However, Professional Marie Hardin of Penn State University, who was also a part of the Sportshour episode mentioned earlier, believes that the public reaction to Rice has given the NFL a wake-up call.
Marie said: “I do think it’s been a rude awakening here for the NFL in terms of thinking about the way the public now can weigh in.
“It maybe a small percentage of fans that weigh in publicly but they weigh in in a way that gets attention.
“And it’s certainty gotten the interest of the NFL.”
What’s also got the attention of the NFL is the arrests and charging of Indianoplois Colts’ Josh McNary for rape in January 2015.
The Colts handled the situation very well by putting out a statement calling for NFL Commisioner Roger Goodell to add McNary to the NFL’s “Commissioner Exemption List”.
What this means is that McNary is barred from practice and competition while an NFL investigation is under way.
Even with their big Championship match with the New England Patriots just around the corner (which he was expected to play in), the Colts had the “rude awakening” mentioned earlier and took measures to make sure that potential public outcry did not break out to such a great extent.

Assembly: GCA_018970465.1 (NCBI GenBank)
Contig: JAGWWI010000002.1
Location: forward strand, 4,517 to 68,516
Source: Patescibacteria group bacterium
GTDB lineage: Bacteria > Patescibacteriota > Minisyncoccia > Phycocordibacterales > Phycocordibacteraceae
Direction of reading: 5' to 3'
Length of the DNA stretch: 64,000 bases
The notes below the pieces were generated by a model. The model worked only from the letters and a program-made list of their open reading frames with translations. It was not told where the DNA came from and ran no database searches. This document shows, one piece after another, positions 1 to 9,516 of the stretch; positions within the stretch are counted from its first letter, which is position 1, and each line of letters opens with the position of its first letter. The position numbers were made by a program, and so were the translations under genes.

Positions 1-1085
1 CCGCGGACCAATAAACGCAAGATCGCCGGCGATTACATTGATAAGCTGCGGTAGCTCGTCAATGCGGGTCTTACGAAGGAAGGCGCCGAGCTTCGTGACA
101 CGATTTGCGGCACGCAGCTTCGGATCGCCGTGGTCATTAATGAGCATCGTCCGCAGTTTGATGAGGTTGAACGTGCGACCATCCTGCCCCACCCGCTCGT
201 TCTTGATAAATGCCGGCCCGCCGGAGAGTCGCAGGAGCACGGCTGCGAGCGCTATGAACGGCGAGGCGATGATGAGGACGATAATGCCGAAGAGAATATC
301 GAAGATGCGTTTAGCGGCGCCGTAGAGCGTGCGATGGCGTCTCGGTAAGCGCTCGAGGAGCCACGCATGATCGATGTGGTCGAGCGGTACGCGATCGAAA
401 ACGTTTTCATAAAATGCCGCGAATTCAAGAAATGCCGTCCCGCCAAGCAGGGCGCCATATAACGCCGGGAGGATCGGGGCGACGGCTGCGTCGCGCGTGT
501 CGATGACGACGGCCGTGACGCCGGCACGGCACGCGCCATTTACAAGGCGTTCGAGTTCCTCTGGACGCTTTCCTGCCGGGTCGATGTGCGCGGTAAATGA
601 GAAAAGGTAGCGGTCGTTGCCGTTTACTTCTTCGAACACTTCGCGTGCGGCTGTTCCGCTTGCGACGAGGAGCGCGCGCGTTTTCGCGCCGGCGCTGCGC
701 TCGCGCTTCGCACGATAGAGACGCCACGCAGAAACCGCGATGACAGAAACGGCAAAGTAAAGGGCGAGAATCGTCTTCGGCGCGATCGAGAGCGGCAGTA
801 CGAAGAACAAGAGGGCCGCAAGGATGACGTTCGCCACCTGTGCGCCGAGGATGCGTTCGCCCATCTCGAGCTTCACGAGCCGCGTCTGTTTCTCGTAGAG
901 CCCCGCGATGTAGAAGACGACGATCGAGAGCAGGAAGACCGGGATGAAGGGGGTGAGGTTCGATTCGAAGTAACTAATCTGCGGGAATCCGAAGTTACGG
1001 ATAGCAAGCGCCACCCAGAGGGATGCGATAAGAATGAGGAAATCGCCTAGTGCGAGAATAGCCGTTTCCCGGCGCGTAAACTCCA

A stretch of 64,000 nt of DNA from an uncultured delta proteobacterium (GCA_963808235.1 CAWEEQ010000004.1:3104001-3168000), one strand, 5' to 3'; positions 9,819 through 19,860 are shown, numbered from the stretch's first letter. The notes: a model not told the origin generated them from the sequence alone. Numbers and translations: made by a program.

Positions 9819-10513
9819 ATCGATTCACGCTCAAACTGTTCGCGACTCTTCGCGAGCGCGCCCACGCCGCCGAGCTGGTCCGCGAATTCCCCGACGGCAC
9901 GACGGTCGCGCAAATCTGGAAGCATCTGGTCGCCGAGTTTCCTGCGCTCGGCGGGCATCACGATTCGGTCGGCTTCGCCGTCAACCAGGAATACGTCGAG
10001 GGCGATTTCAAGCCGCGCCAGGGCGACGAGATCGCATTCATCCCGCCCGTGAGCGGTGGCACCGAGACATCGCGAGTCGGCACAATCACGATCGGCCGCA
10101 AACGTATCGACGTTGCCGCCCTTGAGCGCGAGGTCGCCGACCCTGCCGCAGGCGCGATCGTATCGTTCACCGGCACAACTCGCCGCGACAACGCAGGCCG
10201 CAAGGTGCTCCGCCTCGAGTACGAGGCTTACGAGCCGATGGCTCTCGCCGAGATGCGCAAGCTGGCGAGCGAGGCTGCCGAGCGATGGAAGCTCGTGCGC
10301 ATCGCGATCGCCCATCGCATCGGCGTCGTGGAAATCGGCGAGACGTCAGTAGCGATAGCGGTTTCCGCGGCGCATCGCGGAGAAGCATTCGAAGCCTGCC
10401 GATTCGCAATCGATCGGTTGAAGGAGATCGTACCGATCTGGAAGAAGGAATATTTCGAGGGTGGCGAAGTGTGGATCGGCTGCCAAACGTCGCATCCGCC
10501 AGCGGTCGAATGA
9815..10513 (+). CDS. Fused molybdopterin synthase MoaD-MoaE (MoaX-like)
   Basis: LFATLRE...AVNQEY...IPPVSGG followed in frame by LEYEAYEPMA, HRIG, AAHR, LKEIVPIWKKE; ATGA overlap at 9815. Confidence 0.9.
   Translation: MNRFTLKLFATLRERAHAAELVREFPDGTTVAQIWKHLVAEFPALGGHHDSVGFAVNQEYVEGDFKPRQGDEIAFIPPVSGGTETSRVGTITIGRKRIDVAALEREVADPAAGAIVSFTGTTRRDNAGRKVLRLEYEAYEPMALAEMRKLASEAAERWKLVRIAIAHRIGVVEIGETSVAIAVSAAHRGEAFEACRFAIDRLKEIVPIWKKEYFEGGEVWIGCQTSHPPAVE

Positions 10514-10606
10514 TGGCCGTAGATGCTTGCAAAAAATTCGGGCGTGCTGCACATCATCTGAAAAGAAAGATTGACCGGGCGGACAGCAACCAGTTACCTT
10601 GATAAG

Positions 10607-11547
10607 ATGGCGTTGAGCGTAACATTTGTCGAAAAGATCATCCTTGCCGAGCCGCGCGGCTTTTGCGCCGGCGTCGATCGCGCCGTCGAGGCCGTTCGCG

Just think, if the Evans case is so big here in the United Kingdom, how much do you think a case like this could escalate to in the United States?
As the attitudes have changed towards this topic, so have the times.
Never has the world been this democratized both on social and mainstream media.
So it’s clear that an incident like the Ched Evans was never going to be let down quietly and clubs are starting the get the picture about how strong public reactions can be.
I personally don’t believe that public opinion shouldn’t be so influential that it prevents someone, no matter who they are, from doing what they love.
But in the case of a high-profile sportsman, that sportsman should have known well enough than to expect an easy passage back in the game and who in their right mind should run the risk of public outcry and losing sponsors just to get him?
To borrow a quote from Daily Express writer Mick Dennis – Ched Evans should play again… but not at my club.



from Tside